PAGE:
Computing goes mobile, without Microsoft
Apple's share of conventional PC device sales is now over 20 percent, thanks to the rapid adoption of iPad.
Apple's three year old iPad has become so influential over the PC market that Canalys has actually dropped the term "tablet" (used by Microsoft for more than last two decades) and adopted "pad" when speaking of the iPad's market in a generic terms.
However, Apple's success with Macs and iPads has been overshadowed by the growth of iPhone. That has occured even as Microsoft's own attempts to deliver a mobile version of Windows first stalled, then imploded under intense competitive pressure that Windows never had to face during its heyday in the 1990s.
As a result, the number of personal computing devices sold by Apple have now hit a quarterly record total just shy of 80 million units: 75 million iOS devices and 4.1 million Macs. The relationship between Apple's devices and global Windows PC sales was recently graphed out by Benedict Evans (above).
Apple's personal computing sales are now approaching 90 percent of the sales of WindowsGlobal sales of PC (including Macs) have remained essentially flat at around 90 million per quarter, meaning that Apple's personal computing sales are now approaching 90 percent of the sales of Windows, which has represented the world's largest computing platform for decades.
Other computing platforms, including Unix, Linux and Android, can also claim millions of users; Apple's iOS and OS X could even be considered part of "Unix," just as Android could be considered as a distro of Linux (which itself could be roped into the definition of "Unix-like" operating systems). However, no one company has control over how those generic platforms are implemented or directly manages their future the way Apple manages its Cocoa platforms.
This sets up a natural comparison between Apple's shipments of computing devices (which all run software created using Apple's development tools) and the global shipments of devices shipping with a version of Microsoft Windows. Just a few years ago, Apple was shipping a tiny sliver of the world's PCs by any measure.
Apple grows upward, with room for dramatic growth
Apple's growing importance in personal computing is closely tied to its success in launching and maintaining software markets for its platforms, a factor that distinguishes it from the DIY approach of Google and stumbling efforts by Microsoft to duplicate a rich ecosystem around Windows Mobile and its reboot named Windows Phone.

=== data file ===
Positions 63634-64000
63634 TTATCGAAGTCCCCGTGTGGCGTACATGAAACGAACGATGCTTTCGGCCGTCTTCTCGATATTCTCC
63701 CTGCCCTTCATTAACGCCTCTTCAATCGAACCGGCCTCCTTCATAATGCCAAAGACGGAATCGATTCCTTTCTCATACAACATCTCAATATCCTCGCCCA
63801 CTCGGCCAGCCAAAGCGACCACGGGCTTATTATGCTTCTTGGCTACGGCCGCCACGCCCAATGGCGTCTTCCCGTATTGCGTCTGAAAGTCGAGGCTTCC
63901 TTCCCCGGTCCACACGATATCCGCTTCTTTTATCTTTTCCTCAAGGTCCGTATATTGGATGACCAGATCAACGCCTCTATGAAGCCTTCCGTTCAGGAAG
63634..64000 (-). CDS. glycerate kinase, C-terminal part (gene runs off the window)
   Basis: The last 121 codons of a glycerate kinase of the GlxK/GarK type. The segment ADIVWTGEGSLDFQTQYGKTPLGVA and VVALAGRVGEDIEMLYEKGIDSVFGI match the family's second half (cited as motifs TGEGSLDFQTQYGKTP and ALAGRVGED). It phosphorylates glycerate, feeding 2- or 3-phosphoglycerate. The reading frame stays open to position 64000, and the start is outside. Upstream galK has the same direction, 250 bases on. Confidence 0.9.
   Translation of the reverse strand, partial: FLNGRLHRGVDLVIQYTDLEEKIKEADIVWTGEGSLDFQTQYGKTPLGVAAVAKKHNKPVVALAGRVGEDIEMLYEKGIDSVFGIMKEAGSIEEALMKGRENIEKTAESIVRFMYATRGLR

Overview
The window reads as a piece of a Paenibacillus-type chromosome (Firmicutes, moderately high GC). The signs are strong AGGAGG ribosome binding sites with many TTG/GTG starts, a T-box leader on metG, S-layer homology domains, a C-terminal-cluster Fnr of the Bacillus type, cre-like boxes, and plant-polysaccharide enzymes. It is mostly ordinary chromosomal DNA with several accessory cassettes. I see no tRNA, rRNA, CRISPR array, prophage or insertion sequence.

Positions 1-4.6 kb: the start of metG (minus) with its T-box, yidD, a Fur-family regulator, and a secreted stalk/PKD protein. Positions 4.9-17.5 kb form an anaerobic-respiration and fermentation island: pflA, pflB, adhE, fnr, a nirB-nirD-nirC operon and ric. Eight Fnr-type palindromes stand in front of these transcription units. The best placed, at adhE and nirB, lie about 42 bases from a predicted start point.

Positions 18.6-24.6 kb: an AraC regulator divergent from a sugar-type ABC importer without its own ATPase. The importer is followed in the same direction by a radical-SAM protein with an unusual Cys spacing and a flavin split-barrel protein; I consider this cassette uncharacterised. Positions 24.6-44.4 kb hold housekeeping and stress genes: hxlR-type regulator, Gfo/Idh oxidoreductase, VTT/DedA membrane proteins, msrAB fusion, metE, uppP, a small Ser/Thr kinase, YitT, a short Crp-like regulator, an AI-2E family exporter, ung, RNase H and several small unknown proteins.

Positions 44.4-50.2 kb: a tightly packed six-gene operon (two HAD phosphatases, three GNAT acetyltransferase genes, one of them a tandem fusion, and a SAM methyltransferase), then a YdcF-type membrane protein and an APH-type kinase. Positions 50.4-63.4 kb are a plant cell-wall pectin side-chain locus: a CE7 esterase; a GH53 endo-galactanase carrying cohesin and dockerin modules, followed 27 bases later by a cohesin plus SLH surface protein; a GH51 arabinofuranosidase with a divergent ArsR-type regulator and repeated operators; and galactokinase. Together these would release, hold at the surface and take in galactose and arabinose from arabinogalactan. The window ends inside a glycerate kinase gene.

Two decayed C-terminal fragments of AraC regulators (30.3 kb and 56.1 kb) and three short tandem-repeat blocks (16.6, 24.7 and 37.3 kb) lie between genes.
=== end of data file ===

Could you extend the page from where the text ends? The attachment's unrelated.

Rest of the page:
But Apple's growth is just taking root. While the company's Macintosh found it very difficult to break into enterprise circles, its iPhone and iPad have been enthusiastically adopted by corporations and government agencies. That in turn has softened the opposition to Windows alternatives on the desktop, resulting in the recent prediction by Gartner that "by 2014, Apple will be as accepted by enterprise IT as Microsoft is today."
Given Apple's relatively small representation among conventional PCs, this means the company has vast untapped markets to draw upon for increased sales, even as PC makers worldwide suffer from iPad cannibalization, stagnant unit growth and rapidly slipping profit margins.
Windows faces a RIM future
Apple's rapid climb upward toward Windows devices in global unit sales calls to mind the company's 2010 announcement that it had passed RIM in phone sales, a similarly unthinkable metric at the time.
In his October 2010 comments during the company's quarterly results call, Steve Jobs could confidently say, "We've now passed RIM. I don't see them catching up with us in the foreseeable future. It will be a challenge for them to create a mobile software platform and convince developers to support a third platform."
The cyclical nature of iPhone sales, which represents the majority of Apple's unit sales, means that it won't likely surpass Microsoft's global shipments of Windows before the end of 2013.
Apple's consistent growth and its success in selling both full sized tablets and smaller mobile devices from iPhones to the iPod touch and iPad mini stands in stark contrast to Microsoft's failure.However, Apple's consistent growth and its success in selling both full sized tablets and smaller mobile devices from iPhones to the iPod touch and iPad mini stands in stark contrast to Microsoft's failure to produce, design or even successfully herd its hardware partners toward sustainable sales of Windows-based phones, tablets, slates, hybrid touch notebooks, netbooks, personal music players or interactive kiosks.
While sales of Apple's personal computing devices continue to increase across multiple markets, Microsoft's Windows platform has run into a series of challenges as the growth of the conventional PC market has stalled.
Even Microsoft's long term development efforts to escape from a RIM-like fate have instead mirrored those of the BlackBerry maker. The market welcomed both RIM's PlayBook and Microsoft's Surface, but both ran into critical reviews and failed to establish initial sales.